On the last night of 1966 there was a drag contest at New Faces, a bar on W. Sunset Boulevard, Los Angeles. Just before midnight many of the contestants crowded into the Black Cat, just down the street. At the stroke of midnight, as many of the men exchanged a traditional kiss, the LAPD rushed in and beat several customers brutally. They chased two back to the New Faces where they knocked down the woman owner and beat the two bartenders unconscious, one of whom then suffered a ruptured spleen and after recovery was charged with felony assault on a police officer. Six patrons were charged with lewd conduct for kissing, and were all found guilty by a jury. Two of them were later registered as sex offenders. In response, there were organized protests, and the convictions of the two were appealed as far as the US Supreme Court which declined to take the case. This inspired a new periodical, The Advocate, for gay and lesbian (including transvestite) issues. It was at first a Los Angeles publication, and then grew into a national publication. Despite the probability that some of the drag contestants were FPE members, FPE took no notice of the event.

In January 1967 Prince attended a combined party arranged by Theta Chapter (Madison) and Theta Tau (Minneapolis-St Paul). Later that year members of Theta-Tau joined Prince for a visit to the University of Minnesota.

The newly divorced Prince published a new edition of The Transvestite and his Wife later that year, a clear re-statement that Prince’s organizing is only for heterosexual men. The book is dedicated to Karl Bowman and Harry Benjamin, both of whom had helped Prince. "Through his [Benjamin's] education of other doctors, psychologists, and marriage counselors he has helped many hundreds of transvestites."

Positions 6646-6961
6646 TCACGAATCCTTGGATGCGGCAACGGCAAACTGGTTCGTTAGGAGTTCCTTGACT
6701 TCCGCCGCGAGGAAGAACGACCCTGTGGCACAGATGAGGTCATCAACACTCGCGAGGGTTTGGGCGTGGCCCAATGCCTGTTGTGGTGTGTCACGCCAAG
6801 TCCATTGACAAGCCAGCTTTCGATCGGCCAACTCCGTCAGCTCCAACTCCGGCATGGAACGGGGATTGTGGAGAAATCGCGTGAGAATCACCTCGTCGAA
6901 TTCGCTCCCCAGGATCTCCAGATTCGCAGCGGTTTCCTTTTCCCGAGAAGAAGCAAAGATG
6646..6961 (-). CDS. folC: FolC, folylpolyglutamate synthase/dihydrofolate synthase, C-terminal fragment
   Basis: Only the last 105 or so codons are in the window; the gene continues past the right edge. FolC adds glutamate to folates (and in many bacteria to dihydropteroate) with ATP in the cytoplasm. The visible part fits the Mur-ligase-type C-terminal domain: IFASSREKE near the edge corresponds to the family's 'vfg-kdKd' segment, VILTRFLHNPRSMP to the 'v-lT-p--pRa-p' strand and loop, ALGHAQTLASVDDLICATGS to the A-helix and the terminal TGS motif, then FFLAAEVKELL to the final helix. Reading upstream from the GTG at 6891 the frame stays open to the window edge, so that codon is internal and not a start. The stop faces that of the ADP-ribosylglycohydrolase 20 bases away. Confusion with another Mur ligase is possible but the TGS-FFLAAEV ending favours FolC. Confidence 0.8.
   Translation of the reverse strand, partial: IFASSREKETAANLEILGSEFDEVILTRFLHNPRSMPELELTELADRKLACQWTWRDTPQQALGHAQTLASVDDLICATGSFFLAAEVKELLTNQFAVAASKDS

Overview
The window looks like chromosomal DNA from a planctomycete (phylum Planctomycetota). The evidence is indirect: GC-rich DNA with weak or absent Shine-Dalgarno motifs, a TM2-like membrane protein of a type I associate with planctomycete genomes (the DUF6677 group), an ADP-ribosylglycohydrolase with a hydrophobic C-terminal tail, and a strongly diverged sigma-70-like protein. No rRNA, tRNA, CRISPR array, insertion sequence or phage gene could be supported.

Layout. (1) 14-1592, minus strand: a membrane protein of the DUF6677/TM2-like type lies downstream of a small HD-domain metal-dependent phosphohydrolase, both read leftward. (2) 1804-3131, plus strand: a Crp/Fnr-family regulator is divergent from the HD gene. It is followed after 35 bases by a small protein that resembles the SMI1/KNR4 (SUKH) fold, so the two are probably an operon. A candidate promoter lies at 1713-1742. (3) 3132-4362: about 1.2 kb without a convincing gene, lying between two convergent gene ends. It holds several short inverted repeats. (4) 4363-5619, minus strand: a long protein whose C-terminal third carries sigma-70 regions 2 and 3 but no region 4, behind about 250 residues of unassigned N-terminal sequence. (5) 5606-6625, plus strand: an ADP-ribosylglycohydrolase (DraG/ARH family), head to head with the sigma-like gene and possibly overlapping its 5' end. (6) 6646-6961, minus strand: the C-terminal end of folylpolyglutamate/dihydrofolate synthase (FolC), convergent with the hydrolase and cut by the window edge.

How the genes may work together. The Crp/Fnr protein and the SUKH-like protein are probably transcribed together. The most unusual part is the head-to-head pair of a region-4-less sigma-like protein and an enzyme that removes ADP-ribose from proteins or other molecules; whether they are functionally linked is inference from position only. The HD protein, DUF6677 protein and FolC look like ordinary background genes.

Prince claimed to have encountered few happier marriages than those in which the wife accepts and participates in the husband's transvestism; fewer more unsatisfactory than those in which the wife rejects it. If a wife should fail to understand, it is an indication of her immaturity stemming from her own unresolved emotional problems. Prince grades wives A-F on how well they understand and accept. "The femmiphile adopts feminine garb as a matter of personal internal expression – the homosexual 'Queen' does so for external effect – to attract males for sexual purposes and to ease the guilt of both." 3 "Females can and do wear masculine type clothing so openly and without social disapproval that the desire to do so is not frustrated and does not therefore present a problem."4

The British FPE offshoot, The Beaumont Society was founded with an initial membership of 7.

In August Prince appeared on the Irv Kupcinet show in Chicago in a panel with Paul Gebhard, director of the Kinsey Institute who had continued Kinsey's research into transvestites, the black novelist Richard Wright and a psychiatrist. "'For the first time over the air,' she proudly wrote 'a TV was treated as the intellectual equal of other persons with some stature and not as a sort of curiosity to be taken apart.' (Transvestia #47, October 1967; Hill:306). She received hundreds of letters of inquiry.